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Kant’s Politics in Context by Reidar Maliks

Matt Qvortrup puts Kant’s Politics in Context.

“Out of the crooked timber of humanity, no straight thing was ever made.” Thus wrote Immanuel Kant (1724-1804) in his Idea for a General History with a Cosmopolitan Purpose (1784). The philosophy professor from Königsberg, known for his dense sentences in his three Critiques had a Nebengeschäft, or sideline, as a public intellectual. In this role he excelled in quotable quips and witty puns such as the above. It is this role which is the subject of Reidar Maliks’ book Kant’s Politics in Context.

Kant’s political philosophy commendably being the subject of a book-length study follows a perhaps belated recognition of his work as a political thinker. To be sure, others have engaged with Kant’s political thought, above all Hannah Arendt, yet as she said in her posthumous book Lectures on Kant’s Political Philosophy (1992), “the literature on Kant is enormous, but there are very few books on his political philosophy.” This is still largely the case. Apart from Elisabeth Ellis’s Kant’s Politics: Provisional Theory for an Uncertain World (2008), we are still awaiting a comprehensive work on Kant’s political philosophy.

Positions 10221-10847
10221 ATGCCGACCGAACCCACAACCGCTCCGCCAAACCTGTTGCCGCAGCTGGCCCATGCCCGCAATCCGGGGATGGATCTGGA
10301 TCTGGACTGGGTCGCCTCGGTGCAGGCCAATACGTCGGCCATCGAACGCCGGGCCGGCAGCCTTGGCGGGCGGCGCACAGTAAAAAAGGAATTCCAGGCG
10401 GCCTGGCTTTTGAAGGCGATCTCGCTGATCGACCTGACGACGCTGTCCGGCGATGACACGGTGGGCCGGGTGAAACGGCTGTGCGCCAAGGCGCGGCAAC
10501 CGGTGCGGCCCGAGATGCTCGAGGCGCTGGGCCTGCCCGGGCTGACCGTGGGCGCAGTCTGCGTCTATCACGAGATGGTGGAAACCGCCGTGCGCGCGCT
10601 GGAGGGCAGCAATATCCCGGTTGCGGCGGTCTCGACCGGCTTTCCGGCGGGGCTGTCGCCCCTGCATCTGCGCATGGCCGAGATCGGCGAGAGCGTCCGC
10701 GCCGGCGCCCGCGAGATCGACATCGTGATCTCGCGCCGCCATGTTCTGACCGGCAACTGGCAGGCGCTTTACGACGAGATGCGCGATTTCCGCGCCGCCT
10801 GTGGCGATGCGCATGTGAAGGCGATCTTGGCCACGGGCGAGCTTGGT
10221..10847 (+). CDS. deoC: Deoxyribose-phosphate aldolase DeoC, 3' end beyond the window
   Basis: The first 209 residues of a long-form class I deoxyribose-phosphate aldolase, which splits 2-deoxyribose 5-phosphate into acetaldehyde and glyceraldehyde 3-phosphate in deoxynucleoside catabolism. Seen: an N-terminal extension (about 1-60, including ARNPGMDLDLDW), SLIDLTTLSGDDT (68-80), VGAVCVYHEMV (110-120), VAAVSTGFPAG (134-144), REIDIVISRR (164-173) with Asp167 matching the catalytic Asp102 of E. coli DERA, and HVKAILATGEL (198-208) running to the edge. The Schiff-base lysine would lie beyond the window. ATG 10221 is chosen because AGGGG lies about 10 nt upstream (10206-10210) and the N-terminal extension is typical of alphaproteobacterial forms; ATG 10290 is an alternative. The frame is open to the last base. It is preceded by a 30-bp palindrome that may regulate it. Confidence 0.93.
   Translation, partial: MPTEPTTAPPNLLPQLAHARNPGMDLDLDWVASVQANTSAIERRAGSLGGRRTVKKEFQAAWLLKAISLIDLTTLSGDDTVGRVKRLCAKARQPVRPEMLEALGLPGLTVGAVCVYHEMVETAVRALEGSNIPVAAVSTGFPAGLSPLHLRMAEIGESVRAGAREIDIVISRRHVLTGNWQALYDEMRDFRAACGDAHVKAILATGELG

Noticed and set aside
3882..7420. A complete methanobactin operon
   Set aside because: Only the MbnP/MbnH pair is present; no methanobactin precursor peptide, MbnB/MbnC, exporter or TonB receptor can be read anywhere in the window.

Maliks’ book does not however provide us with an understanding of the unity of Kant’s political thought. Indeed, it seems the author is more interested in uncovering Kant’s motivations and private views than in understanding his remarkable and often prophetic political philosophy. To be sure, it is interesting to read how Kant engaged in debates with his erstwhile pupil, the romantic philosopher Johann Gottfried Herder (1744-1803). While Kant clearly was interested in contemporary issues, his writings addressed other great minds. In Theory and Practice (1793) he crossed swords with Thomas Hobbes (1588-1679). But apart from Herder, Kant’s contemporary intellectual adversaries were in an inferior intellectual league. The likes of Friedrich Bouterwek, Johann Benjamin Erhart and Friedrich Schlegel have hardly even become footnotes in the history of political philosophy (although the latter made a cameo appearance in Monty Python’s ‘Bruces’ Philosophers Song’).